Where are you going on your holiday next summer? What do you mean, you haven't even thought about it? You'd better get a wriggle on, the summer holiday sales are just around the corner.
The way we travel may have been revolutionised over the past 20 years, with the advent of the internet and no-frills airlines. We've become deft at putting together our holidays ourselves, matching flights to accommodation and other services. Yet many of us still prefer to buy a package, and we're happy to put our money where our mouth is during the prime booking period of January and February.
According to the Civil Aviation Authority, 16.5m of us took a foreign package holiday for the period covering winter 2010 and summer 2011 – 44 per cent of total air holidays. The downturn and the ash cloud is encouraging a return to buying packages, with more of us wanting the extra level of protection that they offer through Atol bonding if something goes wrong.
And many packages are snapped up with the turkey sandwiches from Boxing Day onwards. Gillian Edwards, a spokesperson for the travel industry body Abta, says: "Traditionally, right after Christmas, people look to book holidays for the coming summer – we want something to look forward to. There's a push from the travel companies, too. They offer a lot of deals at this time of year."
They certainly do. Early bookings are an intravenous drip for the travel industry, which wants bums on seats and money in the bank as soon as possible. In fact, I suspect that's the clincher in terms of how our habit of booking so early has been formed. The travails of Thomas Cook in the past week – Europe's second-largest tour operator – shows just how vulnerable the tourism industry is to economic downturns and civil strife.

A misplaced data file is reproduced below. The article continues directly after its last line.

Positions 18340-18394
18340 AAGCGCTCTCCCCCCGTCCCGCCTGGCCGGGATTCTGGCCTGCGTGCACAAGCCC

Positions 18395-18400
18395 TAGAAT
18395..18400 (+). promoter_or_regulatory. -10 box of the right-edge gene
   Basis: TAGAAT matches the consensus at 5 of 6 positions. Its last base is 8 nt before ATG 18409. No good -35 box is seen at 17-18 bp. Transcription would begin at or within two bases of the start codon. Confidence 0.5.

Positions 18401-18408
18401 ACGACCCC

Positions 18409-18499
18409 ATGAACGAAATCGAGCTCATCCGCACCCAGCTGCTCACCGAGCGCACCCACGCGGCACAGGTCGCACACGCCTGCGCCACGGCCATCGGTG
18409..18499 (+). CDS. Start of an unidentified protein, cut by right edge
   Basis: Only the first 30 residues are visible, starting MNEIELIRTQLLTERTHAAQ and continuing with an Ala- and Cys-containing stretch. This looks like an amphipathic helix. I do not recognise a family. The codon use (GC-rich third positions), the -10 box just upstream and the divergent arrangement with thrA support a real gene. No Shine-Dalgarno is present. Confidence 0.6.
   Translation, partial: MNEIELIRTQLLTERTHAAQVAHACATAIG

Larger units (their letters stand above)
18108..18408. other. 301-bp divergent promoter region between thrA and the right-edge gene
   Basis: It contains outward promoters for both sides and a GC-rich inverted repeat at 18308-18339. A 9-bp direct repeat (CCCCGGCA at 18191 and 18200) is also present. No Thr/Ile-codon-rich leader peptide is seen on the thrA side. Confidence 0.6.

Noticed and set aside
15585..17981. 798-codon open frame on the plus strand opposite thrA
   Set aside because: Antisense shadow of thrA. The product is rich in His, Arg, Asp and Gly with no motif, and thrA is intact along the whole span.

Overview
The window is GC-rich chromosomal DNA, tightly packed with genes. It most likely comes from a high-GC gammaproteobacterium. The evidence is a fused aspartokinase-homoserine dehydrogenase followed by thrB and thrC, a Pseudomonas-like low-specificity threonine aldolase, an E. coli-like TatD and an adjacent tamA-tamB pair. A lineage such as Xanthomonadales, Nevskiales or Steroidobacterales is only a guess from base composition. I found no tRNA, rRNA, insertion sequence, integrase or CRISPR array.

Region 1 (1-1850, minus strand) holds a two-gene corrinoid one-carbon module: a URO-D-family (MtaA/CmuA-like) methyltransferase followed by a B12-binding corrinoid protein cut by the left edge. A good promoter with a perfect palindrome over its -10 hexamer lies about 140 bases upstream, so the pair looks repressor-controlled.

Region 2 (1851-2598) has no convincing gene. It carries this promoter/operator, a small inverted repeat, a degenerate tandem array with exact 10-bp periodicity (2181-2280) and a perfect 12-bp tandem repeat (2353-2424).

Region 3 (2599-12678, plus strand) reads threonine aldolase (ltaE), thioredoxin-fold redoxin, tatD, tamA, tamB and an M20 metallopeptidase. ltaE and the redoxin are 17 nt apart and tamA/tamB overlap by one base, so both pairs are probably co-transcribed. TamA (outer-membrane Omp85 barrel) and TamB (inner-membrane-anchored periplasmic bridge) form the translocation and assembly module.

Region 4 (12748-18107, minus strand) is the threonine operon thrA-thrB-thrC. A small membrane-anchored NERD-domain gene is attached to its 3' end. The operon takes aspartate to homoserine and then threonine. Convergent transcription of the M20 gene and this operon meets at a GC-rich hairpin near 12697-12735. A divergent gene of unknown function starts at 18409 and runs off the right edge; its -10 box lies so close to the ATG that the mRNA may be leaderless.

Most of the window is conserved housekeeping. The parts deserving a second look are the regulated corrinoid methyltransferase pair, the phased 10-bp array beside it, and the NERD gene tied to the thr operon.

The deals on offer at this time of the year are certainly tempting, with discounts of up to 40 per cent on brochure prices, and persuasive extras such as free child places. Yet, 2011 took a nasty turn for the travel industry because many of us decided to wait for a late deal.
Ms Edwards is hedging her bets about whether there will be a repeat of this brinkmanship in 2012. "People are always on the look-out for good deals and there's financial pressure on families at the moment. But, at the same time, we like to book in advance and know when and where we are going so we can plan."
When's best to book is down to individual circumstances. If you know where, when, and how you want to go on your holiday, early booking will provide the best chance of securing the holiday you really want. If you book late, you might get a bargain, but you will have to choose from where there are still vacancies.
And, if you put together your own flights and accommodation, beware; even if you've discovered a cheap place to stay, you risk paying through the nose for the flights because prices increase the closer you get to departure.
One good tip for late bookers is to look for bargains in July, just before the schools break up, when the travel companies are desperate to sell off their stock. Hold your nerve and book then and you could save more than half the price shown in the brochure.
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